BERLIN (Reuters) - A German court banned the domestic spy agency from classifying the Alternative for Germany (AfD) as a “case to investigate”, handing a symbolic victory to the far-right party before five important elections later this year.
The AfD has been ostracized by political opponents despite being the biggest opposition party in parliament after gaining seats there in the 2017 election. Other parties have rejected coalitions with the AfD at national or regional level.
In January, domestic intelligence (BfV) chief Thomas Haldenwang said his agency had classified the anti-immigrant AfD as a “case to investigate”.
On Tuesday, the Cologne administrative court ruled that the BfV had failed to legally justify its January announcement that it would examine whether the AfD had breached constitutional safeguards against extremism.
“Legally speaking this is a total victory for the AfD,” the party co-leader Alexander Gauland told reporters.
The court said the BfV’s announcement was disproportionate and breached constitutional rules protecting political parties.
“The description as a ‘case to investigate’ gives a negative public impression,” the court’s ruling read, adding that an evaluation of AfD policies and views was not relevant.
A spokeswoman for the BfV said it was considering whether to appeal the court’s decision.
Germany’s constitution contains strict protections against extremism but also sets out democratic safeguards for political parties.
Gauland said the court ruling was a signal for other parties to rethink their attitude toward the AfD. “I advise our political competitors - meaning the other parties in parliament - to stop exploiting the BfV,” Gauland said. “Putting pressure on public servants leads to bad decisions.”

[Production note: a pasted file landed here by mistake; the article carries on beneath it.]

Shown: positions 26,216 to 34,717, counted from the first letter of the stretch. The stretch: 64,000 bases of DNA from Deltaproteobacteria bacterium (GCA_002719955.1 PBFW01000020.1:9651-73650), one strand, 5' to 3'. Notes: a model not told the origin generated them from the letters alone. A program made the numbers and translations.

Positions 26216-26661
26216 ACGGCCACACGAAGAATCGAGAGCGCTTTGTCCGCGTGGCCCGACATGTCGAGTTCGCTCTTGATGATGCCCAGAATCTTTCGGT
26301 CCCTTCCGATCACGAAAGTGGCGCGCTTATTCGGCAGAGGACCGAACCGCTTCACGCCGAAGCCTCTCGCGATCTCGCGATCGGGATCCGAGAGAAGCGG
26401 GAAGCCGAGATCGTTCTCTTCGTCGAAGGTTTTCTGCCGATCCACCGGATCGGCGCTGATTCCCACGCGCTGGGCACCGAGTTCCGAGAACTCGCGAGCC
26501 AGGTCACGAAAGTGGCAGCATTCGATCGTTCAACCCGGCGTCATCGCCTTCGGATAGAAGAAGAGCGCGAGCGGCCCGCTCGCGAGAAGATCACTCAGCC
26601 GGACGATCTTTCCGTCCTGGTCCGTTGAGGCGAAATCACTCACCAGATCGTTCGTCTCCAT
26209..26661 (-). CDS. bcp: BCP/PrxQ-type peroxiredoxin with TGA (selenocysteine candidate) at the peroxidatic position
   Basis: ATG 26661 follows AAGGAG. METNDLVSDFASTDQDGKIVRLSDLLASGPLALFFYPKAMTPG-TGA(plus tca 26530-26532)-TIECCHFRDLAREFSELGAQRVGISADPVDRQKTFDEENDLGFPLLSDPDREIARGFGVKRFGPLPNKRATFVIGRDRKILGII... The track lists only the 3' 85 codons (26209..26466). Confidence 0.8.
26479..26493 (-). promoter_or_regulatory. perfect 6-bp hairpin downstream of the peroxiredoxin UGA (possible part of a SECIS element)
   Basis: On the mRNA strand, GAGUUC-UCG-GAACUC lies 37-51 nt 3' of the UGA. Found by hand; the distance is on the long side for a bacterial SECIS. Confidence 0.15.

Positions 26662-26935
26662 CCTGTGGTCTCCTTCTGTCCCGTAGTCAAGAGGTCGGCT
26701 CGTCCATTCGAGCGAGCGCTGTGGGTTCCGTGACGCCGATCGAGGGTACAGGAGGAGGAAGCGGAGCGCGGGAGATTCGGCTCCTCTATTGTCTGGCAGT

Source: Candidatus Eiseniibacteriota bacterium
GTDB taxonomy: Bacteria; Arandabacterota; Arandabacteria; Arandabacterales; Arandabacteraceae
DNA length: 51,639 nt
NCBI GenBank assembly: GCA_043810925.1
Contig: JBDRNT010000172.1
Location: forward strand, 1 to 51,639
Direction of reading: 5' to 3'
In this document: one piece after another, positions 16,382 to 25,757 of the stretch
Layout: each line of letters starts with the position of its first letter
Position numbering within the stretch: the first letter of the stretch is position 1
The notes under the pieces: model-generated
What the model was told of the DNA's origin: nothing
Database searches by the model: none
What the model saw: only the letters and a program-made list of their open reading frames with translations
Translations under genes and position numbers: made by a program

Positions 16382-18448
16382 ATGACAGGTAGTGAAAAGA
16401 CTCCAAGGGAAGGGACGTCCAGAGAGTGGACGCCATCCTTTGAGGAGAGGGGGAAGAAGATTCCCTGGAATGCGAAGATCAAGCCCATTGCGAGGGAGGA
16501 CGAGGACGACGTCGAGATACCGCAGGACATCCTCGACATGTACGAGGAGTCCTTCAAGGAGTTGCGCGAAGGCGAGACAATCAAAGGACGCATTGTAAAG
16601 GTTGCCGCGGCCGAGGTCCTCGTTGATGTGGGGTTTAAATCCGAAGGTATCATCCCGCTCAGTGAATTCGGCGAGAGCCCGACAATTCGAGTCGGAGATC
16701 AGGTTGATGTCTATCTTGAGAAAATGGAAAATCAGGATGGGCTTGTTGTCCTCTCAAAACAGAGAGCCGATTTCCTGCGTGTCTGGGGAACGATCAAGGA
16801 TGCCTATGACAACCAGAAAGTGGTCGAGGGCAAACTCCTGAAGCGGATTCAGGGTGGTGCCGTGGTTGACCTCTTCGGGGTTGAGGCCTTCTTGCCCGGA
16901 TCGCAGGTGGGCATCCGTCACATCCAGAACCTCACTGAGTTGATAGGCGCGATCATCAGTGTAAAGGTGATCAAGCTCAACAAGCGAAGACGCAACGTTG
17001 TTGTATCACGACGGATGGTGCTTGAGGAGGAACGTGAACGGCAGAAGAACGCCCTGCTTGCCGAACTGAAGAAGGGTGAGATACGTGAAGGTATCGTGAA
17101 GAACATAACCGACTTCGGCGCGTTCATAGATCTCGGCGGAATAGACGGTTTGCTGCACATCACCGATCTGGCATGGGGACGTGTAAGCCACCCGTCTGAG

The BfV’s credibility was tarnished last year by accusations that its then-director, Hans-Georg Maassen, harbored far-right sympathies.
Maassen was replaced by Haldenwang in September after a public backlash against comments in which he questioned the authenticity of video footage showing radicals hounding migrants in the eastern city of Chemnitz.
AfD co-chief Alice Weidel said the court’s decision was proof Haldenwang lacked the “neutrality” needed to head the agency in charge of protecting the constitution, and called for his dismissal.
The AfD entered parliament for the first time in 2017 by scooping up voters angry with Chancellor Angela Merkel’s 2015 decision to welcome almost one million mainly Muslim asylum seekers.
Polls indicate the AfD is running almost neck-and-neck with Merkel’s Christian Democrats in the eastern states of Saxony and Thuringia, which vote on Sept. 1 and Oct. 27 respectively. It is forecast to come third in the eastern state of Brandenburg.
Additional reporting by Michelle Martin and Sabine Siebold; Editing by Mark Heinrich